June 06, 2019
MLB bullpens are typically comprised of seven or eight pitchers. After Friday's addition of Seranthony Dominguez, the Phillies have seven relief pitchers currently on the disabled list.
Here's how the pen looked on opening day — and how it looks today:
|March 28||June 6|
|David Robertson||Austin Davis|
|Seranthony Dominguez||Vince Velasquez|
|Hector Neris||Hector Neris|
|Pat Neshek||Edgar Garcia|
|Adam Morgan||J.D. Hammer|
|Jose Alvarez||Jose Alvarez|
|Juan Nicasio||Juan Nicasio|
|Edubray Ramos||Ranger Suarez|
Bold: currently on the injured list
Add to those five Tommy Hunter, who hasn't yet pitched, and Victor Arano, who likely won't pitch again. It's getting to be a bit much.
The Phillies are in the middle of the pack when it comes to bullpen ERA (12th), innings pitched (18th), and batting average against (21st) — though surprisingly, their 18 saves are the seventh most in baseball. This in and of itself is worthy of upgrading. Add in these incessant injuries, and the situation becomes more dire. It is unclear what they may get from called up prospect Suarez, but he has struggled in Triple-A and may not be up long.
Clearly, as they cling to first place, the Phillies need to stabilize the pen if they want to continue to contend. Several injured hurlers are likely to come off the injured list in the coming weeks, but even at full strength the Phillies relief corps have been less than stellar. A trade (at least one), seems like a likely option.
Wednesday Craig Kimbrel finally came off the market as the Cubs reached a deal with the best available relief pitcher out there anywhere. What do the Phillies do now?
We combed through the rosters and payrolls of all the non-contending MLB teams likely to be sellers as the trade deadline approaches. Here's a look at seven relievers who are good fits with the Phils, and are likely to be moved before July 31:
Once a member of the Phillies, Giles has won a World Series (in Houston) and has pitched against some of the best hitters in baseball in the AL East during his three-plus years away from Philly. There appears to be a potential reunion.
Giles has ample closing experience with 102 saves and, at just 28 years old, could theoretically still be a piece in the Phillies bullpen longterm. He is currently mowing down hitters with a 1.80 ERA over 25 innings this season and has one more arbitration season before becoming a free agent in 2021, giving Philly time to determine if they want to keep him beyond that. He will likely be one of the more expensive options prospect-wise.
A lesser option, also from the struggling Blue Jays, is veteran former starter-turned-reliever Daniel Hudson, who has a 3.62 ERA this season. He has an expiring deal and is making just $1.5 million this season and could be cheaply had on the trade market.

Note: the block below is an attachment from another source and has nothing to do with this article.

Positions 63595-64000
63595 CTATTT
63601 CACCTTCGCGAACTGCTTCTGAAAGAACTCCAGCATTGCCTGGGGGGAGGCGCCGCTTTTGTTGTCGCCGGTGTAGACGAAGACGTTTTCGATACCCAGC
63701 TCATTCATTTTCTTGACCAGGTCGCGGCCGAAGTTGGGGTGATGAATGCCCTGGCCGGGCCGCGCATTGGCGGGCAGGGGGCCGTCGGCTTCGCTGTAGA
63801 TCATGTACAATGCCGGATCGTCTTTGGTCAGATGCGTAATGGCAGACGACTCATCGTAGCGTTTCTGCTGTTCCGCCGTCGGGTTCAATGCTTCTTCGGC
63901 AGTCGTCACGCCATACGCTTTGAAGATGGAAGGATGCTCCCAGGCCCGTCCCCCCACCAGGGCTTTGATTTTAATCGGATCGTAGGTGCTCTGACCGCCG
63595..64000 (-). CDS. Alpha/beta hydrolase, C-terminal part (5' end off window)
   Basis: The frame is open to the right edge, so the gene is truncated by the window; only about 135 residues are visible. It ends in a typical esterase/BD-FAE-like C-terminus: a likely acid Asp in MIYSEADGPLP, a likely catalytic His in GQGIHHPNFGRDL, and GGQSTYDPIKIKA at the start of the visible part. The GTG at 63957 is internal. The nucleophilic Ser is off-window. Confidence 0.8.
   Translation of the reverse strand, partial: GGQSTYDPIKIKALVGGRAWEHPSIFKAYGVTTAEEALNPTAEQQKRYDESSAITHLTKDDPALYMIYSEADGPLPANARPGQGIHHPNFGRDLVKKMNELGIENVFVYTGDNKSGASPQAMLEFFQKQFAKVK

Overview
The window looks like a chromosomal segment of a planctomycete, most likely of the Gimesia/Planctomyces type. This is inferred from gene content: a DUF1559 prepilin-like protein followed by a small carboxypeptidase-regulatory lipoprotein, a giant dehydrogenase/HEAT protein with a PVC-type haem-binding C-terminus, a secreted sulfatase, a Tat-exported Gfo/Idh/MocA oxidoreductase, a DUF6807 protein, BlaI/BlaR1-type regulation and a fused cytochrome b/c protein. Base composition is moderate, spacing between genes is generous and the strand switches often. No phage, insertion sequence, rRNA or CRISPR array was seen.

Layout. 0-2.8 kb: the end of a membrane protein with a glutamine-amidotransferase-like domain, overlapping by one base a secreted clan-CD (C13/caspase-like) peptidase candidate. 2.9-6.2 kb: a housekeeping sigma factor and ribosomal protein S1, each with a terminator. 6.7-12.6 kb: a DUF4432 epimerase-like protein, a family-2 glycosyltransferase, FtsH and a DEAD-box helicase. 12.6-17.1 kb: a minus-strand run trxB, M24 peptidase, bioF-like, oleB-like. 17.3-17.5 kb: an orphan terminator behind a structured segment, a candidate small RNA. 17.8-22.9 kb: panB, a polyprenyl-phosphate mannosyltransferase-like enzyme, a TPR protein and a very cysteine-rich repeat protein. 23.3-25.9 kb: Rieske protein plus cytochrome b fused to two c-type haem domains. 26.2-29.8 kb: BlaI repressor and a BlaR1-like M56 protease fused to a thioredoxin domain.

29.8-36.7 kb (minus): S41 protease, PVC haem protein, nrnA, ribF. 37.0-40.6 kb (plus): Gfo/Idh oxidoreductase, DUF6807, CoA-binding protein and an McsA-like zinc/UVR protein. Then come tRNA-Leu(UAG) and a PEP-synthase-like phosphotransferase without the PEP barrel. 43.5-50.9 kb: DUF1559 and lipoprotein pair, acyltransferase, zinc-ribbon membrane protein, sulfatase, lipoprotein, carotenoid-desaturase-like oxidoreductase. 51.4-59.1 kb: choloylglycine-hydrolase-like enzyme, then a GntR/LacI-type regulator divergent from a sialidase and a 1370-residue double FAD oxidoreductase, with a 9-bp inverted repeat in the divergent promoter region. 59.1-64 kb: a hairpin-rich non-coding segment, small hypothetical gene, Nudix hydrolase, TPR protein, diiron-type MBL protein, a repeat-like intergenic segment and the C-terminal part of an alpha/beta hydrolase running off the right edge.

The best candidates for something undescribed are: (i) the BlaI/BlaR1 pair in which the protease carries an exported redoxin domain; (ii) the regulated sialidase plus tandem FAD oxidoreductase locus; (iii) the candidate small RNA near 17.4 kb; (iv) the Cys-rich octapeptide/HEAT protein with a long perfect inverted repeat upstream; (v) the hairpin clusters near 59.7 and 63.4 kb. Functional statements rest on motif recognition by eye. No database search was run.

Another re-tread? The Phillies could use a lefty and Diekman is one of the few on a selling team. Though he's never posted eye-popping numbers, as a lefty specialist down the stretch this season, Diekman, a Phillie for his first four big league seasons, may be a good fit. He has a mutual option for the 2020 season.
Smith, just 29 (a baby in bullpen years) is having a career season with a 2.38 ERA and 32 strikeouts over 22.2 innings, with 13 saves. He is a lefty and a consistent one at that, with a 3.60 career ERA over seven campaigns. The Giants are way out of things in the NL West and with an expiring contract, they'll have plenty of motivation to move Smith before the trade deadline.
Greene is having a wasted great season. He's allowed just three earned runs in 25 innings for the lowly Tigers. He has one more year of arbitration left, which will make him a little more expensive compensation-wise as compared to some other hurlers on expiring deals, but Detroit is no where near sniffing the postseason and will be open to offers.
Would the Phillies make a third trade with Seattle this season? Gearrin is on an expiring deal and while he may not be pitching at his best, he has a career 3.60 ERA and has historically been an innings eater. He could be another cheap option.
Romo is a 12-year MLB veteran who has pitched in some of the biggest games of the last decade. He's not the pitcher he used to be at 36, but he's playing for the dead last place Marlins and has an expiring contract. Philly could probably get him for basically nothing and have him lead in the locker room and also occasionally close games if necessary.
Follow Evan on Twitter: @evan_macy
Like us on Facebook: PhillyVoice Sports